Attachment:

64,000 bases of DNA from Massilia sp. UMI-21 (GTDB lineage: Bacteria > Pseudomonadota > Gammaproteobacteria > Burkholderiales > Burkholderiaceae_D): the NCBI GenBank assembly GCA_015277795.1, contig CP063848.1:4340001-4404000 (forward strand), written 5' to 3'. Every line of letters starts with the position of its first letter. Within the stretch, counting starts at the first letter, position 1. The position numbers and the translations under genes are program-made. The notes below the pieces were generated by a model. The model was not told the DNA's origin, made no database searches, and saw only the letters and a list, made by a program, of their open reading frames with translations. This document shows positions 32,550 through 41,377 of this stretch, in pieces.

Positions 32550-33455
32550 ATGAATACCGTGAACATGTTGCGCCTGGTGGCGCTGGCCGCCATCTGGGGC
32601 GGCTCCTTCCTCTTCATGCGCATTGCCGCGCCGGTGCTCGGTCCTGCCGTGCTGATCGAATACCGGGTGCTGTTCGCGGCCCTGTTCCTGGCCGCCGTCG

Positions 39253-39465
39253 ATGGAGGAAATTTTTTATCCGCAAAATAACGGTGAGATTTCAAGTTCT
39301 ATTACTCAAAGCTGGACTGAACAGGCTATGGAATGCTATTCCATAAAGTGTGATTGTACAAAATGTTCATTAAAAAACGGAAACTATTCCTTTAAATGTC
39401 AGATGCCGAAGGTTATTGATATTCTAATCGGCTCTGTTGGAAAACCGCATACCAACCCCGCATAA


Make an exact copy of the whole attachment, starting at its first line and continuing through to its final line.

64,000 bases of DNA from Massilia sp. UMI-21 (GTDB lineage: Bacteria > Pseudomonadota > Gammaproteobacteria > Burkholderiales > Burkholderiaceae_D): the NCBI GenBank assembly GCA_015277795.1, contig CP063848.1:4340001-4404000 (forward strand), written 5' to 3'. Every line of letters starts with the position of its first letter. Within the stretch, counting starts at the first letter, position 1. The position numbers and the translations under genes are program-made. The notes below the pieces were generated by a model. The model was not told the DNA's origin, made no database searches, and saw only the letters and a list, made by a program, of their open reading frames with translations. This document shows positions 32,550 through 41,377 of this stretch, in pieces.

Positions 32550-33455
32550 ATGAATACCGTGAACATGTTGCGCCTGGTGGCGCTGGCCGCCATCTGGGGC
32601 GGCTCCTTCCTCTTCATGCGCATTGCCGCGCCGGTGCTCGGTCCTGCCGTGCTGATCGAATACCGGGTGCTGTTCGCGGCCCTGTTCCTGGCCGCCGTCG

Positions 39253-39465
39253 ATGGAGGAAATTTTTTATCCGCAAAATAACGGTGAGATTTCAAGTTCT
39301 ATTACTCAAAGCTGGACTGAACAGGCTATGGAATGCTATTCCATAAAGTGTGATTGTACAAAATGTTCATTAAAAAACGGAAACTATTCCTTTAAATGTC
39401 AGATGCCGAAGGTTATTGATATTCTAATCGGCTCTGTTGGAAAACCGCATACCAACCCCGCATAA